This integration is far-reaching. It will be possible to basically place Facebook integration EVERYWHERE in your website. Now, I am not talking about a “Like” button in the footer of a website – any beginner web developer could do that. No, I am talking about comments, shares, recommendations, likes, the works! Think about how you will be able to syndicate your pages, news, calendar events, products, help files, and more with Facebook with one click. That is awesome! I think this will be more powerful that simple Search Engine Optimization (SEO).

The End of WordPress Blogs

With the latest Facebook integration that we have been working on, it dawned on me that with this new technology and some easy tweaks to our content management system, we will be able to create a blogging platform in our CMS that will allow us to replace WordPress. I have had a love/hate relationship with WordPress every since we have used it for this blog. WordPress is a good blogging platform, and a marginal CMS (in my opinion), but has always been full of security holes. When GoDaddy has a large portion of their PHP/servers hacked last year, it shows you just how big the problem is. But blogs are great for SEO, and really necessary for content that needs to last longer than a timely Facebook post.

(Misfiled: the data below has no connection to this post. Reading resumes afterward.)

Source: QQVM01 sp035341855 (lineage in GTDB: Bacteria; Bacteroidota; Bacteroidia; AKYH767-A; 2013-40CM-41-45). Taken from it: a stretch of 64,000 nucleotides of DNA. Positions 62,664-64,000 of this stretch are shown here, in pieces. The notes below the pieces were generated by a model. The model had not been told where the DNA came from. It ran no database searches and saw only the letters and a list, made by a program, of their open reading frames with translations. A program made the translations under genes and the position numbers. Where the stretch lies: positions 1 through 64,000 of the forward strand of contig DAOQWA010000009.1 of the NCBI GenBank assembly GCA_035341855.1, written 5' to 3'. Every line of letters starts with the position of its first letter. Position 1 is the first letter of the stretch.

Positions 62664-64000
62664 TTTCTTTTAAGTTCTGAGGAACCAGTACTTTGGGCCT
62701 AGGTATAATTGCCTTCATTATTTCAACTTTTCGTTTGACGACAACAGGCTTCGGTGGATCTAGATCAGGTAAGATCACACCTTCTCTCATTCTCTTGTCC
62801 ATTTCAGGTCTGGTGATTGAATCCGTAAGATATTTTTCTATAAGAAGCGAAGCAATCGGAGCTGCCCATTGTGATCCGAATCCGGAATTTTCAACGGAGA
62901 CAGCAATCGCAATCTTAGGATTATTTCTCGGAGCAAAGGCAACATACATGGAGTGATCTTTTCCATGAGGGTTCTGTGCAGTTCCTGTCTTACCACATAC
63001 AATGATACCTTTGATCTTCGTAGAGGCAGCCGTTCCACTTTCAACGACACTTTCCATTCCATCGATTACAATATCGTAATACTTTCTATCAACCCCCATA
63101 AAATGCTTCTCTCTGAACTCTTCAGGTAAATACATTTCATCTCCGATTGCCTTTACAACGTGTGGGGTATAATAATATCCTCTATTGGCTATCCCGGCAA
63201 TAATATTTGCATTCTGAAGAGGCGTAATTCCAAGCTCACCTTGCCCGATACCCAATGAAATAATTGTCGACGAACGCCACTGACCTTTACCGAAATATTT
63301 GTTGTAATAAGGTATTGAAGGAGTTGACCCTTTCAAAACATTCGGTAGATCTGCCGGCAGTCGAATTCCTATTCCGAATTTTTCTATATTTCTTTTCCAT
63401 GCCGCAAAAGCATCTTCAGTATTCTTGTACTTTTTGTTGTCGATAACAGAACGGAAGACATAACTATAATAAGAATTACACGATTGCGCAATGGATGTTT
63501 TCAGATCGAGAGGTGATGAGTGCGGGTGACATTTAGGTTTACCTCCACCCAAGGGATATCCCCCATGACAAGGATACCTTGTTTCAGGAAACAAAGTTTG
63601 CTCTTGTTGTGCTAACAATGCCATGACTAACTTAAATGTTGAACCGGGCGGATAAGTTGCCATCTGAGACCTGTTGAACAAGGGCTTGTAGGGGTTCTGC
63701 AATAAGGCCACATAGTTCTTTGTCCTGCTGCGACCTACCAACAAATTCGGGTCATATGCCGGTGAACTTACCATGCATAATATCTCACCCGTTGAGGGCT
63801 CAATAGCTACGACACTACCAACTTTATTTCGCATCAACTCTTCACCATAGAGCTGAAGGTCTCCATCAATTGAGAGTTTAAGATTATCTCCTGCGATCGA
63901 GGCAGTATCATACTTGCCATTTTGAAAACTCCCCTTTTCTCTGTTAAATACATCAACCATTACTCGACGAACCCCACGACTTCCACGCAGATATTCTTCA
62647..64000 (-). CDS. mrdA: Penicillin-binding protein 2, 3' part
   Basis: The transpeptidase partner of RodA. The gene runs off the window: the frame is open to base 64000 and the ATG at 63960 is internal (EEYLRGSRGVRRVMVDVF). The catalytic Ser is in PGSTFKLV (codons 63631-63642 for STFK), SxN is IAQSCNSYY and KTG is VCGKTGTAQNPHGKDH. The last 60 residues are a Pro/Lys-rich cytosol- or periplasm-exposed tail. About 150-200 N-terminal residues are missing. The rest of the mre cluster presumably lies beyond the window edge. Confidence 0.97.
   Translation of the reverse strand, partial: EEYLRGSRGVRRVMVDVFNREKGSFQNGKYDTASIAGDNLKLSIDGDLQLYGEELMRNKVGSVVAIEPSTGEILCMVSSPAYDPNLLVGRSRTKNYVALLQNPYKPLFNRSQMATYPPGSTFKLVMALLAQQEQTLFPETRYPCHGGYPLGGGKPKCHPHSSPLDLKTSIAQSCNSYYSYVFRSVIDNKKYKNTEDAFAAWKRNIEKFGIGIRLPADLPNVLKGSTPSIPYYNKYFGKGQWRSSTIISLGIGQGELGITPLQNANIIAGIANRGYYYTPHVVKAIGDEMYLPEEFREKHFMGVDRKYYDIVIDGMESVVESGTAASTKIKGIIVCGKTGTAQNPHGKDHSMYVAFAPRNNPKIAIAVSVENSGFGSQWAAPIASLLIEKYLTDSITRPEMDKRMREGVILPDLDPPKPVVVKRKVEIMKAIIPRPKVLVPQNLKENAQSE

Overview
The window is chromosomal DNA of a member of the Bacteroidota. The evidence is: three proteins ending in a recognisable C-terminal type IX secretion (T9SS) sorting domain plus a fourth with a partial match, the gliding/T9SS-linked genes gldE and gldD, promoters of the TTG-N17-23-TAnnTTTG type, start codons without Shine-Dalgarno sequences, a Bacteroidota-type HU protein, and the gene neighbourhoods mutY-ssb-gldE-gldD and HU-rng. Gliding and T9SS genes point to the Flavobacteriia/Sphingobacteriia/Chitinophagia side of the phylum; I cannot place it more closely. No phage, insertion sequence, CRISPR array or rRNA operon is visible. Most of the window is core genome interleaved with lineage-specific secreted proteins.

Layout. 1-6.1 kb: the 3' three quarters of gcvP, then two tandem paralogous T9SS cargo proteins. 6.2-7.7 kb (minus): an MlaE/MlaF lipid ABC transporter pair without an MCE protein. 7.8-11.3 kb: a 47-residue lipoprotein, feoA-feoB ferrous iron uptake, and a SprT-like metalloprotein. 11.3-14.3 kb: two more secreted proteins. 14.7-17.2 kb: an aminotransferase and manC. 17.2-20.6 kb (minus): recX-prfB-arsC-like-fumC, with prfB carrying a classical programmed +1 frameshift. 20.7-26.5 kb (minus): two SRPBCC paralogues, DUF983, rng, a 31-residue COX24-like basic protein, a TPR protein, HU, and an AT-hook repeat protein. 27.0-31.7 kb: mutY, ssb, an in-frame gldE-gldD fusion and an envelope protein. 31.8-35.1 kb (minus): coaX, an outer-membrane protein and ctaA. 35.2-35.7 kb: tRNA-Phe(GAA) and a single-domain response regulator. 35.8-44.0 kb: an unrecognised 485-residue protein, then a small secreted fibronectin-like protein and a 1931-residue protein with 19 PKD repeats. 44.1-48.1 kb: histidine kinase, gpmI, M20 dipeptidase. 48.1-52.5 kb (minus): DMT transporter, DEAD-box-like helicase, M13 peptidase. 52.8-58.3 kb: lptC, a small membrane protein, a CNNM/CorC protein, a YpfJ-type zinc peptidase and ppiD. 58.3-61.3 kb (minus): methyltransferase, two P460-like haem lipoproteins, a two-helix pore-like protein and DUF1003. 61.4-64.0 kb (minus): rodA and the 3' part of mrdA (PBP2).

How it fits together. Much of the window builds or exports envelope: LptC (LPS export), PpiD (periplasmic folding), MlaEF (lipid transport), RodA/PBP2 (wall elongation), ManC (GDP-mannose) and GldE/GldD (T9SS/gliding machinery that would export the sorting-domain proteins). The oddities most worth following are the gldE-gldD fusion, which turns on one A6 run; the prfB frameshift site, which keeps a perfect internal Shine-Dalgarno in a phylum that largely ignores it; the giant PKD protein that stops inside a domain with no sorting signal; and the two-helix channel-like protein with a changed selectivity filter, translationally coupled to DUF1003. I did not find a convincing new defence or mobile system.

Blogs tend to get ignored by website owners after they go live because it is a hassle to log into three places to update web content (CMS, Blog, Facebook), and I am not even mentioning Twitter at this point. Other open-source CMS platforms offer a “Journal”, or internal blogging option within them, but we are going further than that with our managed CMS platform. Large organizations (think Municipalities) sometimes wish to have a blog for each of their departments. One centralized blog per website domain won’t work well in that situation.  A police department may want their own blog separate from the city blog, for example. And multiple sub domains are just clumsy (http://policeblog.citydomain.com – yuk).

“Facebook’s true power is not just its network, but the fact
that it is an application platform for integrating with customer identities.”